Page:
28 January 2009

Sir, the committee is on the line, they're asking for their medal back

Crooked Timber, an academic blog, recently asked a number of authors to critique a few books by Scottish sci-fi author Charlie Stross. Maria Farrell, John Quiggin, Brad DeLong, John Holbo, Henry Farrell and Ken MacLeod (my favorite genre author) each take a particular book and write a short analysis of it, as does Paul Krugman.

Yes, Paul Krugman.

As in, Nobel prize-winning Economist*, Princeton professor and NYT columnist Paul Krugman.

Critiquing the development economics of Stross' 'Merchant Princes' series.

Paul Krugman.

Tadhg and I have an ongoing disagreement over the works of Charlie Stross, or rather, 'work', for Tadhg has attempted to read but one of his books, one of the 'Merchant Princes' series, and couldn't finish it. On that basis I have not even picked it up (as I trust Tadhg's literary judgment far more than his sartorial), confining myself to Stross' Cthulu-esque spy pastiches and harder sci-fi.

Discovering Krugman is a fan not only of Stross but of that particular series causes me to question his whole analysis of the impacts of scale in international trade, as no doubt would the Nobel Prize committee if they were to ever learn of this lapse in judgment. What's worse is that he doesn't even try to hide it, he's actually blogged about his review in the New York Times!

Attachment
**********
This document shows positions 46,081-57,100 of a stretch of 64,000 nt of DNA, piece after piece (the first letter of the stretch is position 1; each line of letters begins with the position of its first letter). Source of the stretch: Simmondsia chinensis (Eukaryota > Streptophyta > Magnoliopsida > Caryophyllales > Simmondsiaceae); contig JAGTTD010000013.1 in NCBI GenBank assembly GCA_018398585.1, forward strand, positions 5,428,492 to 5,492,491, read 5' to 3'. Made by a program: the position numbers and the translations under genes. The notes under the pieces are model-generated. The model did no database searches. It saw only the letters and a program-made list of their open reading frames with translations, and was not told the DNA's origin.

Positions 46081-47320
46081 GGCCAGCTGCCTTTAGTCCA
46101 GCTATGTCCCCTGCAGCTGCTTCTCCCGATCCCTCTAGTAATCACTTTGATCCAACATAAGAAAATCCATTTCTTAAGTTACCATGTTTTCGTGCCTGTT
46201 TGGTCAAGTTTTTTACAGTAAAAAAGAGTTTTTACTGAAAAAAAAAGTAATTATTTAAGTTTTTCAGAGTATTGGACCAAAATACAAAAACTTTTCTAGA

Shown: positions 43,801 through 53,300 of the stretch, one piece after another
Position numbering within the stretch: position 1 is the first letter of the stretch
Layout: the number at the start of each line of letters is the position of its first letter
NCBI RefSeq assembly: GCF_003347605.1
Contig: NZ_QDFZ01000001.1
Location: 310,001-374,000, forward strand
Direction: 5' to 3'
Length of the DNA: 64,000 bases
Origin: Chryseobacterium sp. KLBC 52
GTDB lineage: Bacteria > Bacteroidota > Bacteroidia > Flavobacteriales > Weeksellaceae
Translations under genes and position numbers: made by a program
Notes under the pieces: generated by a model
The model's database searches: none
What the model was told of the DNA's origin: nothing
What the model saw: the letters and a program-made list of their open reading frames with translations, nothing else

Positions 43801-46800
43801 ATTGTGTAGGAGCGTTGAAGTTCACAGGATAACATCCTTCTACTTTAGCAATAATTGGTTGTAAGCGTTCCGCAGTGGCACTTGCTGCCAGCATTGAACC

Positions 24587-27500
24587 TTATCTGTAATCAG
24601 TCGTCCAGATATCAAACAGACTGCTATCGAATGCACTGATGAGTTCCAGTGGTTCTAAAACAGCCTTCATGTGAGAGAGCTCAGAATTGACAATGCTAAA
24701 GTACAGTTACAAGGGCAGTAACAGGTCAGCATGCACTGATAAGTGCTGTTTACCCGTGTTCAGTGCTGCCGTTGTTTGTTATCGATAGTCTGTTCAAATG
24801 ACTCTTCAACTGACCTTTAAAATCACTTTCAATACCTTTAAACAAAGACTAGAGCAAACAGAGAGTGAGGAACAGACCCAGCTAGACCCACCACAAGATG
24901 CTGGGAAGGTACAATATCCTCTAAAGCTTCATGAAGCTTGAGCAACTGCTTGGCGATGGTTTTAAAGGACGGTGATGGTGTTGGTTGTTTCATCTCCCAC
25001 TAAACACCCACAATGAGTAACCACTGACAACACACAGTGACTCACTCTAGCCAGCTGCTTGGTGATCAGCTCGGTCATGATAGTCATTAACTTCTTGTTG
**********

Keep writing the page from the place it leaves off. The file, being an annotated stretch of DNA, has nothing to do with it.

As faux-pas go it is certainly not on par with, let's say, if Wangari Maathai were to do an ad for McDonalds (which she hasn't), but just because you enjoy reading crap sci-fi doesn't mean you should broadcast it to the world. I myself have three bookcases, two on public display and one hidden away in private upon which sit my Charlie Stross, Mary Gentle, Katherine Kerr, David Brin and others. Ken MacLeod makes it to the public shelves because he's a socialist and political commentator, and there are no scantily clad women or blue aliens on the covers of his books. You see I fear that the gravitas of Kropotkin's "Anarchism", Gorz's "Capitalism, Socialism, Ecology" or even Dewey's 'Public and it's Problems" would be diminished by mere proximity to a bikini-clad robot shooting a dinosaur**.

The Very Understanding Girlfriend mocks this foible of mine, urging me to "Reclaim the Shame" and proudly display my geeky taste in trashy books.

To which I say, "Not until my Nobel Prize is already safely in the bag, dear."

* yes, yes. By now everyone who reads my blog should know that while I am fully aware that there is no such thing as a 'Nobel Prize in Economics', as popular culture refers to the 'Sveriges Riksbank Prize in Economic Sciences in Memory of Alfred Nobel' as the 'Nobel Prize in Economics' I have chosen to refer to it as such as well in the interests of both brevity and ease of comprehension for the masses.

** no, I do not have any books about bikini-clad robots shooting dinosaurs. This reference is imaginary and for illustrative purposes only.

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